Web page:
Monthly Archives: May 2014

Being Afraid of God

 

“There is no fear in love. But perfect love drives out fear, because fear has to do with punishment. The one who fears is not made perfect in love.” (1 John 4:18)

John-the-letter-writer is talking about being afraid of God.

He’s talking about the kind of fear of God that’s not awe or reverence, but cowering fear that convinces us God is out to get us, that he is keeping a list and we are on the bad side, and sooner or later he is going to let us have it for all we’ve done wrong, or all the good we’ve forgotten to do.

I don’t know, but I guess that John is familiar with the kind of religion that makes hay off that sort of thing.  Because John goes on at length to point out that God has already shown us how he feels about us:  “this is how God showed his love among us:  He sent his one and only Son into the world that we might live through him.  This is love: not that we loved God, but that he loved us and sent his son as an atoning sacrifice for our sins.”

God has already made a huge investment in rescuing us and bringing us back home, and he made the first move.  If we have the idea we need to show God some adoration and some life change before he might turn his face toward us, we’ve got it wrong – he already came here looking for us.

And what about the punishment we might deserve?  That’s what Jesus was doing: taking the penalty for our sin.

The amazing thing is that God has shown where he’s coming from: he wants us.  He loves us completely – “perfectly.”  He has shown his cards – he’s not keeping anything back.  He’s poured it all out for us, so we could come home to him.

He doesn’t want our fear.

Love?  Yes.  The respect that goes with love?  Yes.  Our worship and praise? Yes – when we realize who he is.  But God has shown us in Jesus that he is not interested in our trembling fear – that’s what John is saying.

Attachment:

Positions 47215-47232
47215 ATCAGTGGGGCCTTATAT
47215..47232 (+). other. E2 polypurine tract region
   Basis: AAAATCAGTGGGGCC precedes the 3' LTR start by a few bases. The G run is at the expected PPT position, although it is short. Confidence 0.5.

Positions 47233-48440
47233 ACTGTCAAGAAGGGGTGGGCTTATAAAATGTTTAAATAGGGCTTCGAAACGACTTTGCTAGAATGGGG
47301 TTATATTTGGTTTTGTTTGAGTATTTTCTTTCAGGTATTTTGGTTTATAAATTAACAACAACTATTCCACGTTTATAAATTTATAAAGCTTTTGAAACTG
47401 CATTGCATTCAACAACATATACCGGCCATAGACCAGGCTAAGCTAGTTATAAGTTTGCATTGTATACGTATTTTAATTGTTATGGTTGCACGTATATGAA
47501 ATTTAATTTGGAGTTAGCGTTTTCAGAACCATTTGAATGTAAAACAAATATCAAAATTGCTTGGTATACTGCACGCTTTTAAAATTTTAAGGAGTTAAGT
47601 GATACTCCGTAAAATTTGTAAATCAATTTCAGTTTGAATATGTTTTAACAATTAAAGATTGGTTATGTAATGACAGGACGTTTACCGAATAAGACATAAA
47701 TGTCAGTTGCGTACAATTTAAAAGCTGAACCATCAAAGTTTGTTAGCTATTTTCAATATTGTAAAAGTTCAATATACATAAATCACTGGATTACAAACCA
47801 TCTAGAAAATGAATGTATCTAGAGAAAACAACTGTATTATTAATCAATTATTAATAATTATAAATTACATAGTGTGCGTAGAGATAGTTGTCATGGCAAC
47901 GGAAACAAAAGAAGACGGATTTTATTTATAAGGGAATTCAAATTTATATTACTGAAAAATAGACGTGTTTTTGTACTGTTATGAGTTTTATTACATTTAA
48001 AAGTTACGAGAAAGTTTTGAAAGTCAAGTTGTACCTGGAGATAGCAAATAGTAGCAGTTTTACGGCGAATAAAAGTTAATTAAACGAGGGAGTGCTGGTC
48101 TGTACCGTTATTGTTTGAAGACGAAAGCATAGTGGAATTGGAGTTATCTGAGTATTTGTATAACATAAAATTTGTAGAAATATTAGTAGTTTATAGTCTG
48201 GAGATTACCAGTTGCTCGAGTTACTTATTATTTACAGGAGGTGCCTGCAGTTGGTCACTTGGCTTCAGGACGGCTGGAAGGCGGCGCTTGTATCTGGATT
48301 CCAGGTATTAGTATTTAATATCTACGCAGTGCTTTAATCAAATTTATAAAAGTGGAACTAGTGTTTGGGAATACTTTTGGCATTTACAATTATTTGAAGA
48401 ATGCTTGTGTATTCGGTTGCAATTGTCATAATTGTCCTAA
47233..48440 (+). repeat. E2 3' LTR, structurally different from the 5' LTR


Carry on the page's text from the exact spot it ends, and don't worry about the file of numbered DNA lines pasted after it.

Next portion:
Instead, he is out to make us new – to finish us and make us whole – make us “perfect” – as we were meant to be – in his love.  There is no fear in this love.

So, if someone wants you to be afraid of God, they are not talking about God, the father of Jesus Christ, and they’re not talking about the good news of Jesus.  If they’re trying to reinstate fear, they’ve missed the point – that’s really what John is saying here.

I’ve heard this verse used other ways – like, because Jesus loves us we don’t have to be afraid of tornadoes or snipers.  Maybe that’s true, although all humans come equipped with a fear of things that might kill us, Jesus included.  It’s true that because Jesus loves us, if we have turned toward him in faith, we don’t have to fear death ultimately – we know that we are eternally safe, in Him.  So, in that way, his perfect love does cast out fear.

But what John was talking about, was the devil’s attempt to make us fear and suspect God, in fact, the devil’s accusation of God, to us, that he wants to keep us afraid.

We have the ultimate demonstration that it isn’t true:  Jesus.

The Bible is also intensely human.

The Bible is an intensely human book.
David, the man after God’s own heart, expresses joy and faith…but also fear, anguish, fury and grief.
Paul, for whom “to live is Christ,” expresses irritation, fear, jealousy, fury, sorrow, resignation and a serious need to be right…as well as huge joy, humility, deep peace and bold faith.
And of course Jesus, 100% divine and 100% human, demonstrates for us implicit trust in and joyful obedience to his Father, but also an anguished desire for “another way” in Gethsemane, deep sorrow and anger at the rejection of ‘institutional Israel’ of their Messiah, and even irritation a time or two with the disciples and their lack of faith.